More than 50 years have passed since I served in the 69th Infantry Division of the First Army during World War II, but the images of combat remain vivid to me today. Most men and women who have served our country in a time of war will forever recall the horrific details of their own personal experiences in battle. The close calls, the lost friends, the struggle to succeed and survive a mission under the most adverse conditions imaginable have left scars that will remain with me for a lifetime.
But serving in wartime left me with much more than these painful memories. It gave rise to a renewed appreciation for the freedoms that we enjoy as Americans. Not once since returning to our Nation’s soils have I taken for granted the privileges of our democracy. Not only do I cherish the freedom to speak my mind, to worship at my church and to participate in the election process, but I have also learned to appreciate the ‘little things’ that make the American lifestyle what it is today. I have grown to value the ability to partake in even the most ordinary activities of daily life in our society, such as driving a car, earning a paycheck, vacationing with my family and even turning on the television.
It is this appreciation for all that contributes to our quality of life that I want to impart upon the youth of today through the development of a memorial that honors human courage and sacrifice without glorifying war.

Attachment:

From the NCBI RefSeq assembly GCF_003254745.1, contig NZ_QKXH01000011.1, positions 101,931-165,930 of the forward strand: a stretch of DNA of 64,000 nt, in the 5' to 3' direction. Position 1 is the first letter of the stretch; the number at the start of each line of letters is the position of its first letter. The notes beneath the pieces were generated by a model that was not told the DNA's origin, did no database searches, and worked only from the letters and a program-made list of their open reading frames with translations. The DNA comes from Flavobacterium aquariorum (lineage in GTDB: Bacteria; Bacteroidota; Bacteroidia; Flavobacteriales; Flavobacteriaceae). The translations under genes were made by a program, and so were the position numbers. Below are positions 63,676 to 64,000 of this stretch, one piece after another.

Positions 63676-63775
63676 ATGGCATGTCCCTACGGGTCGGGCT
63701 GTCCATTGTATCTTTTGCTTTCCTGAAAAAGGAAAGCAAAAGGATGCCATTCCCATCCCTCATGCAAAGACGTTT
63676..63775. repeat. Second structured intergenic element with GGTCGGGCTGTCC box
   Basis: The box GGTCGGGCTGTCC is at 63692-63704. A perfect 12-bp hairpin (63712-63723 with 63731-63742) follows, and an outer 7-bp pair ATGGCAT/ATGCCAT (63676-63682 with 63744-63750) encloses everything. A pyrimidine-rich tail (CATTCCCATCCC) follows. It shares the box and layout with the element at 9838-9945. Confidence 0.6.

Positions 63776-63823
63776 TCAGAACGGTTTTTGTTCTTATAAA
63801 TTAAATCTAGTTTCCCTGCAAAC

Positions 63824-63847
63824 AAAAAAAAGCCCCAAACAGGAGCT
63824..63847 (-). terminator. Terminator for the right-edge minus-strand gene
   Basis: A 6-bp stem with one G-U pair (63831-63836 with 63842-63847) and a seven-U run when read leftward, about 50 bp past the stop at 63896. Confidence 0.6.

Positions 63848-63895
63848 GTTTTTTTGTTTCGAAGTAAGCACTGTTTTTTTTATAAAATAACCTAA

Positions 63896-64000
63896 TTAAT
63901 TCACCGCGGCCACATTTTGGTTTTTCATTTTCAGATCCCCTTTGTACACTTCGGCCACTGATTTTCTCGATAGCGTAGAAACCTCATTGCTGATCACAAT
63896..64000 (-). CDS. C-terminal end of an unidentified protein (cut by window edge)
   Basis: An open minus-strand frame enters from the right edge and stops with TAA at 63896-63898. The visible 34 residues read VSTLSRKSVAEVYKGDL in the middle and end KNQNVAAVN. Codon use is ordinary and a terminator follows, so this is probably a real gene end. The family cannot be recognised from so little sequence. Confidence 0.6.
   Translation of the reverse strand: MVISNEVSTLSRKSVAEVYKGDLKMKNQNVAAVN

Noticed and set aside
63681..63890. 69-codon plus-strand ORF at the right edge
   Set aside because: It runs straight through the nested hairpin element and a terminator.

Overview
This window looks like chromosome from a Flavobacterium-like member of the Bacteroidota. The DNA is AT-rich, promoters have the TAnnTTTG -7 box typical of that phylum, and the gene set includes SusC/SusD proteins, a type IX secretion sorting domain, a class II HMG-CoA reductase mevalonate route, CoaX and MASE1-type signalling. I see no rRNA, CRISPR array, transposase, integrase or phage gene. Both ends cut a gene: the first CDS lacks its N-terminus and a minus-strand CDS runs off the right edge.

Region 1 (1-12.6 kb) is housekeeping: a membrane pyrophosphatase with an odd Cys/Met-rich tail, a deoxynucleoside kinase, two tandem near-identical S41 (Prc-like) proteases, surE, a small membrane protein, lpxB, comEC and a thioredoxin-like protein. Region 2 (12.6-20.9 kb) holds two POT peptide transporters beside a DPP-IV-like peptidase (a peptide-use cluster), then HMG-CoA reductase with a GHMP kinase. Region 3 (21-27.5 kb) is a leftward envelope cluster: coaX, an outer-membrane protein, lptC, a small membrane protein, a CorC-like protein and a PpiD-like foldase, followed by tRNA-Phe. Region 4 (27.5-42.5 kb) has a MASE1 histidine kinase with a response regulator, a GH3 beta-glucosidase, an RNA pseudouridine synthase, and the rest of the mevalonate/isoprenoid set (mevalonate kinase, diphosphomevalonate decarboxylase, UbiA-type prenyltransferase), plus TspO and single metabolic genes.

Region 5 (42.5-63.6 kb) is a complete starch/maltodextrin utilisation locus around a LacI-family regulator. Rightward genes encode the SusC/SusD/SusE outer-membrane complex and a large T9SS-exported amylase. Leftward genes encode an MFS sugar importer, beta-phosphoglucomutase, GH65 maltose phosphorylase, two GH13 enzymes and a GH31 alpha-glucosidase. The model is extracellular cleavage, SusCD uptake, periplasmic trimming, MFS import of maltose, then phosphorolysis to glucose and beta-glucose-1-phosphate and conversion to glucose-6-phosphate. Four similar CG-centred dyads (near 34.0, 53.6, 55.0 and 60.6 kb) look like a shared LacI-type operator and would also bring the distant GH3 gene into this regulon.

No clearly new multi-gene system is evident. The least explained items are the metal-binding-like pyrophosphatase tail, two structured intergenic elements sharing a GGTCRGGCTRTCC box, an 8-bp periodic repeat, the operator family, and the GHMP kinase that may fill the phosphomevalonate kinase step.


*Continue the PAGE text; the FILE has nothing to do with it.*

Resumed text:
The objective of the project is not only to provide a peaceful place for healing and paying homage to our veterans, but also to provide an educational tool through which we can teach our young people about the human costs that were involved in making this country great. I believe it is critical to our future for our youth to understand that the lifestyle they enjoy was bought through the sacrifices of those who came before them. Unless they comprehend this, they will never fully appreciate and value the freedoms that they have.
I would wish upon no one my own wartime experiences. I do wish, however, that all future generations would learn to cherish, as I have, all that it means to be a citizen of the United States of America. When we learn to cherish our freedoms, we learn to treat them with respect—to nurture and protect them. And, I can’t think of a better way to pay homage to our veterans.
Written by Bud Sosebee when he was nearing the end of his 12-year run as a Rockdale County Commissioner in 2000.